Mention the word “networking” to nearly anyone in the career field and you’re likely to get a bit of a grimace in reply. Why? Unfortunately, many people have come to view networking in a negative light, associating it with “salesy” or superficial chatter, or with a need to be slick and charming. Networking events can feel forced and phony, seeming more like a burden than an opportunity.
None of these portraits is inherently true. When done naturally and authentically, networking can be not only a pleasure, but an incredibly valuable piece of the career puzzle. Networking is important to help you meet all kinds of people in your industry: entrepreneurs, leaders, even those like you who may just be starting out. This develops connections with future colleagues, gives you inside knowledge about career moves, and helps you generally remain relevant and informed.
There are many, many skills that can be enhanced and applied to networking, but here are the three that are most vital:
Skill #1 – Focus on Your Passion, Not Your Pitch
Some old school networking techniques suggest creating a short, succinct “elevator sales pitch” that allows you to share your career goals, experience, or platform in a few catchy sentences. While you should be fully prepared to discuss your occupational aims with those you meet, it’s better to communicate from a place of passion and commitment, not repeating a memorised mantra. Instead of trying to showcase your achievements and abilities in 60 seconds, why not search for a common, uniting passion between you and your new contact? Discuss what you love about what you do, and share your hopes for the industry. This broader approach allows for you to create a more authentic connection, which will turn that new contact into a valuable resource–or perhaps even a friend.
Skill # 2 – Emphasise Listening, Not Talking
When networking, it can feel like you need to share all of your skills, qualifications, and ideas very quickly, ensuring you “hook” a contact. This is really not the case. Those who talk nonstop can seem overbearing or at worst, obnoxious and self-centered. A balance between talking and listening is best, but for most people, this means they will need to focus 100% on the listening portion.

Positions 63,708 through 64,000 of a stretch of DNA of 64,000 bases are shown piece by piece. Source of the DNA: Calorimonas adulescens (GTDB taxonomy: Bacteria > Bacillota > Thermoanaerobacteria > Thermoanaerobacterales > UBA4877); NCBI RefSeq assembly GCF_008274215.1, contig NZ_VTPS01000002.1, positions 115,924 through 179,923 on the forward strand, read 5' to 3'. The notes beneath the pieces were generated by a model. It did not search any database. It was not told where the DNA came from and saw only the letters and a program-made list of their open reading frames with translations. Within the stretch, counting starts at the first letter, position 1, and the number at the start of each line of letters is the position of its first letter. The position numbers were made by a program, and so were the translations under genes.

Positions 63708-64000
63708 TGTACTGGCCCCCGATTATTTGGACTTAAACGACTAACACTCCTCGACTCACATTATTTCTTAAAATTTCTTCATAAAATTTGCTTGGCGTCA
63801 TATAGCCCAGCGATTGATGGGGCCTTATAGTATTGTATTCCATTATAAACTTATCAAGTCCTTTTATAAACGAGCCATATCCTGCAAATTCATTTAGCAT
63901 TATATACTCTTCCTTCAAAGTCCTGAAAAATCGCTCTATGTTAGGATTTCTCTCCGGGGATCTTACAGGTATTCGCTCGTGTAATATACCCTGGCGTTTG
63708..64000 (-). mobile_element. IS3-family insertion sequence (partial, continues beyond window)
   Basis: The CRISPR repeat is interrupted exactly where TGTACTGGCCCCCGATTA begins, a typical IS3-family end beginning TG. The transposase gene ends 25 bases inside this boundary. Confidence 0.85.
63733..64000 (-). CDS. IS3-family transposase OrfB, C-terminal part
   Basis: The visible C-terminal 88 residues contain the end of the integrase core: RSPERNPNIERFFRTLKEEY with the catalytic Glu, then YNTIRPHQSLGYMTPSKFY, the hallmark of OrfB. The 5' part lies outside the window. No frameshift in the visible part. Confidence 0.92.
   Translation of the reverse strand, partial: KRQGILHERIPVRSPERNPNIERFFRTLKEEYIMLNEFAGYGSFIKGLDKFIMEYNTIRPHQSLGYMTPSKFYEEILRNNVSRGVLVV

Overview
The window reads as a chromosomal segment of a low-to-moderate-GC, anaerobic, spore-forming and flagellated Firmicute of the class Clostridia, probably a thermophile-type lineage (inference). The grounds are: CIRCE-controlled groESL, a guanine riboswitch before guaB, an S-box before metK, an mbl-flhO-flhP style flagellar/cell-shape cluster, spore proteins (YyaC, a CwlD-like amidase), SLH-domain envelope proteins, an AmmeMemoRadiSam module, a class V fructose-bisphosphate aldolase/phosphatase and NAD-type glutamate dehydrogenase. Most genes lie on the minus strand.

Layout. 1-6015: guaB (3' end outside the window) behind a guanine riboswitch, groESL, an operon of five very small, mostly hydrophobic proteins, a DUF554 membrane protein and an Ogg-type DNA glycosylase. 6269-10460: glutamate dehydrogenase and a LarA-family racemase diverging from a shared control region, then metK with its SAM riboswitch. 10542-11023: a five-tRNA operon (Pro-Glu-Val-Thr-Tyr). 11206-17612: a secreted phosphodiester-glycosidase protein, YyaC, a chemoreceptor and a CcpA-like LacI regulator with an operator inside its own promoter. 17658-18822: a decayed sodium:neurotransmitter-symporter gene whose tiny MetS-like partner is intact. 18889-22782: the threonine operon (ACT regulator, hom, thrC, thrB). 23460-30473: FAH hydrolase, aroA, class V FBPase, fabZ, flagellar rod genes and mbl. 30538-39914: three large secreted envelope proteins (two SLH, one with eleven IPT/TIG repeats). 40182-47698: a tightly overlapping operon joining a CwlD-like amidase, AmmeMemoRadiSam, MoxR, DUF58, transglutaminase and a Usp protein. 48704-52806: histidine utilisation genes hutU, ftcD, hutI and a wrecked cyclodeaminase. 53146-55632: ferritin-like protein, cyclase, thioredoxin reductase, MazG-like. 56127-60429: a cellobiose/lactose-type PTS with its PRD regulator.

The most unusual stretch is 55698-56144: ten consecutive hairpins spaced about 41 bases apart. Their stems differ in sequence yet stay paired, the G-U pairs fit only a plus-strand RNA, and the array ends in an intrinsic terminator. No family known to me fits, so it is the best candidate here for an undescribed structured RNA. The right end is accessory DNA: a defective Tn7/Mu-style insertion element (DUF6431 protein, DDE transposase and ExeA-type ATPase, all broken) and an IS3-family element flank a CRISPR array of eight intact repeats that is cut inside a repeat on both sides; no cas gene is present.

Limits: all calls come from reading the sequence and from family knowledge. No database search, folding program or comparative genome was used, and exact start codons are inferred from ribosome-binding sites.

Good general skills in this regard involve looking people in the eye, remembering names, smiling, and presenting an overall warm and welcoming persona. Listening can also mean keeping the conversation about the other person, and not about yourself. This can extend to any emails you might send or other contact you might make; you can start off focusing on their plans, achievements, ideas, and then move forward emphasising your shared passion, and perhaps suggesting ways in which you can work or build something together.
Skill # 3 – Learn the Art of the Follow Up
If you’ve met someone through a networking event or otherwise and have a sense that this could be a solid relationship, be sure to ask for the best way to stay in touch with them. In our digital age, many business people are likely to want to connect through email. Make sure you contact them within a few days. Emailing within 48 hours is a good rule of thumb. This ensures your meeting is fresh in their mind and they are much more likely to remember you and the details of your conversation, particularly if you’ve met at a heavily-attended event where you’ve both spoken to dozens of people. When reaching out, mention something tangible and memorable from your conversation or connection. This also assists the person in remembering you more vividly.
After the initial email or other communication, don’t let this contact fall to the wayside. Following up must be subtle, yet persistent enough to make a statement and not go unnoticed. Following up repeatedly doesn’t mean sending the same request over and over, however. This can grow tiresome and have the opposite effect on your potential new connection. Rather, keep in touch more broadly, sending them valuable articles you come across or beginning a dialogue regarding an industry question or news development. This keeps the conversation about your shared passion, and leads the way gently to a stronger networking relationship.
Building Your Skills
There are many ways to build your networking skills, the most important of which is practice. Getting out there and generating connections with anyone you meet is perhaps the most valuable way to continually build your network and hone your skills.
Studying with LMIT can also be an incredible stepping stone towards improving this skill. Not only will a training program at LMIT equip you with career-oriented skills and understanding, but you’ll work with our experienced faculty in relevant courses that emphasise the importance of real-world business skills such as networking. No matter what career path you choose, a qualified educational program like those at LMIT can prepare you for your career and show you the best ways to get there.
Published by: LMIT